References

1. K. Zmilacher, et al. L-5-Hydroxytryptophan Alone and in Combination with a Peripheral Decarboxylase Inhibitor in the Treatment of Depression. Neuropsychobiology. 1988; 20: 28-35.

2. W. Byerley, et al. 5-Hydroxytryptophan: A Review of Its Antidepressant Efficacy and Adverse Effects. J Clin Psychopharmacol 1987; 7: 127-37.

3. S. Risch and C. Nemeroff. Neurochemical Alterations of Serotonergic Neu ronal Systems in Depression. J Clin Psychiatry. 1992; 53: 3-7.

4. W. Poeldinger, et al. A Functional-Dimensional Approach to Depression: Serotonin Deficiency as a Target Syndrome in a Comparison of 5 -Hydroxytryptophan and Fluvoxamine. Psychopathology. 1991; 24: 53-81.

5. H. van Praag. Management of Depression with Serotonin Precursors. Biol Psychiatry. 1981; 16: 291-310.

6. S Takahashi, et al. Effect of L-5-Hydroxytryptophan on Brain Monoamine Metabolism and Evaluation of Its Clinical Effect in Depressed Patients. Psychiat Res 1975; 12: 177-87.

7. R. Kahn and H. Westenberg. L-5-Hydroxytryptophan in the Treatment of Anxiety Disorders. J Affect Disord, 1985; 8: 197-200.

8. V. Linnoila and M. Virkkunen. Aggression, Suicidality, and Serotonin. J Clin Psychiatry. 1992; 53: 46-51.

9. L. Buydens-Branchey, et al. Age of Alcoholism Onset. II. Relationship to Susceptibility to Serotonin Precursor Availability. Arch Gen Psychiatry. 1989; 46: 231-36.

10. J. Wurtman. Carbohydrate Craving, Mood Changes and Obesity. J Clin Psychiatry. 1988; 49: 37-39.

11. C. Cangiano, et al. Eating Behavior and Adherence to Dietary Prescrip tions in Obese Adult Subjects Treated with 5-Hydroxytryptophan. Am J Clin Nutr 1992; 56: 863-7.

12. D. Murphy et al. Obssessive-Compulsive Disorder as a 5-HT Subsytem -Related Behavioural Disorder. Bri J Psychiatry. 1989; 155: 15-24.

13. C. Maurizi. The Therapeutic Potential for Tryptophan and Melatonin: Possible Roles in Depression, Sleep, Alzheimer’s Disease and Abnormal Aging. Med Hypoth. 1990; 31: 233-42.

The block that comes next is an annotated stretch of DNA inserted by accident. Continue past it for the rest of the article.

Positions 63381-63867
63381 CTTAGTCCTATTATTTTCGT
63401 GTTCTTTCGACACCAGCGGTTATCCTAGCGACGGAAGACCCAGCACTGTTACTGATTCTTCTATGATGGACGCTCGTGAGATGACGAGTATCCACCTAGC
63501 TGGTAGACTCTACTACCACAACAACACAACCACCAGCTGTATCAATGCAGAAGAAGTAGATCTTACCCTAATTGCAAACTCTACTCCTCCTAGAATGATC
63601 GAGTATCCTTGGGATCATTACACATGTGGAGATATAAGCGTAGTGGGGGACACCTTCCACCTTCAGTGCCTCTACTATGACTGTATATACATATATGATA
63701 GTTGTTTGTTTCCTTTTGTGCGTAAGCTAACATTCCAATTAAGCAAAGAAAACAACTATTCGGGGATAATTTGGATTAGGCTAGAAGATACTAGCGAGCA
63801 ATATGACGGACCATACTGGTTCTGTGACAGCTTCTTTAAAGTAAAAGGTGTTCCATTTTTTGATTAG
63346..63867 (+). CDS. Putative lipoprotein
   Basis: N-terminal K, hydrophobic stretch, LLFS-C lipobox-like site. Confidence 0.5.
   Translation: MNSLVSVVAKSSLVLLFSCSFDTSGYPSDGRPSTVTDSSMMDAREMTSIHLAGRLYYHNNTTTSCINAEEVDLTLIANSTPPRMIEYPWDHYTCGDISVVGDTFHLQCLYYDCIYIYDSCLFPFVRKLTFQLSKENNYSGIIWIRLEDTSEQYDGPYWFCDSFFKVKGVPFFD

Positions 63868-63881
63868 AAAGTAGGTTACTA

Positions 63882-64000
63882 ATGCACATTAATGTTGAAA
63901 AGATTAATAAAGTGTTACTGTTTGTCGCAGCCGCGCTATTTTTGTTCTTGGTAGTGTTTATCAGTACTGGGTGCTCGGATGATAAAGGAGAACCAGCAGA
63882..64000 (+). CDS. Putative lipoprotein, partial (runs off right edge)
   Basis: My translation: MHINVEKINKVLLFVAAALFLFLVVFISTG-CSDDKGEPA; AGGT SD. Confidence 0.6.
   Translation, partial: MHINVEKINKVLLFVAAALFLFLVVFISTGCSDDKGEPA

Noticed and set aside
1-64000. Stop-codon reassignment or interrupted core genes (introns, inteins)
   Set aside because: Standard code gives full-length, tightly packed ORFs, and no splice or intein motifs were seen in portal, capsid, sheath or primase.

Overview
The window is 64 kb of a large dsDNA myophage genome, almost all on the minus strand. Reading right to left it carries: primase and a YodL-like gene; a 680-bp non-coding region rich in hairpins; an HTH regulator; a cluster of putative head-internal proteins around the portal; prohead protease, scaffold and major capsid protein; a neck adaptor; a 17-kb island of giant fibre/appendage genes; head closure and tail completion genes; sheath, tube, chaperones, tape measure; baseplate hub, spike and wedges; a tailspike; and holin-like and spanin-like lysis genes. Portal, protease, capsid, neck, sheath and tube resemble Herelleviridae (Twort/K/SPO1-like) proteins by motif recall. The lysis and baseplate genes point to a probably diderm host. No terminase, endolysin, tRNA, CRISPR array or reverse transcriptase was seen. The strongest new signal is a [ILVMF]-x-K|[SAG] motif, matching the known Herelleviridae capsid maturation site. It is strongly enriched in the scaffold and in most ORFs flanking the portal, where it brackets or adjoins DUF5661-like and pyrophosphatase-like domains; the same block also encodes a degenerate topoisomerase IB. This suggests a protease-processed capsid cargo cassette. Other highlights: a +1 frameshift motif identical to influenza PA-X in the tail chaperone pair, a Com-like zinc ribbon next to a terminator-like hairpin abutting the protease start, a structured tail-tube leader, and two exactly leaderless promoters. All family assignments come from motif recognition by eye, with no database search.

14. G. DeBenedittis and R. Massei. 5-HT Precursors in Migraine Prophy laxis: A Double-Blind Cross-Over Study with L-5-Hydroxytryptophan versus Placebo. Clin J Pain. 1986; 3: 123-29.

15. J. Robertson and T. Monte. Natural ProzacLearning to Release Your Body’s Own Anti-Depressants. San Francisco: Harper; 1997.

16. A. Gaby. B6The Natural Healer. New Canaan: Keats: 1984.

17. H. van Praag. Studies of the Mechanism of Action of Serotonin Precur sors in Depression. Psychopharmacol Bull. 1984; 20: 599-602.

18. P. Hartvig et al. Pyridoxine Effect on Synthesis Rate of Serotonin in the Monkey Brain Measured with Positron Emission Tomography. J Neural Trans. 1995; 102: 91-7.

19. K. Dakshinamurti, et al. Influence of B Vitamins on Binding Properties of Serotonin Receptors in CNS of Rats. Klin Wochenschr. 1990; 68: 142-45.

20. M. Jacobsen, et al. Cardiac Manifestations in Mid-gut Carcinoid Disease. Eur Heart J. 1995; 16: 263-68.

21. Y. Hoshino, et al. Serum Serotonin Levels of Normal Subjects in Physi ological State and Stress Conditions. Jpn J Psychosom Med. 1979; 19: 283-93.

22. H. van Praag. Central Monoamine Metabolism in Depressions. I. Seroto nin and Related Compounds. Compreh Psychiatry. 1980; 21: 30-43.

23. T. Li Kam Wa, et al. Blood and Urine 5-Hydroxytryptamine [Serotonin] Levels after Administration of Two 5-Hydroxytryptophan Precursors in Normal Man. Bri J Clin Pharmacol. 1995; 39:327-29.

24. G. Huether, et al. The Metabolic Fate of Infused L-Tryptophan in Men: Possible Clinical Implications of the Accumulation of Circulating Tryptophan and Tryptophan Metabolites. Psychopharmacol (Germany). 1992; 109: 442-32.

25. K. Tornebrandt, et al. Heart Involvement in Metastatic Carcinoid Disease. Clin Cardiol. 1986; 9 (1).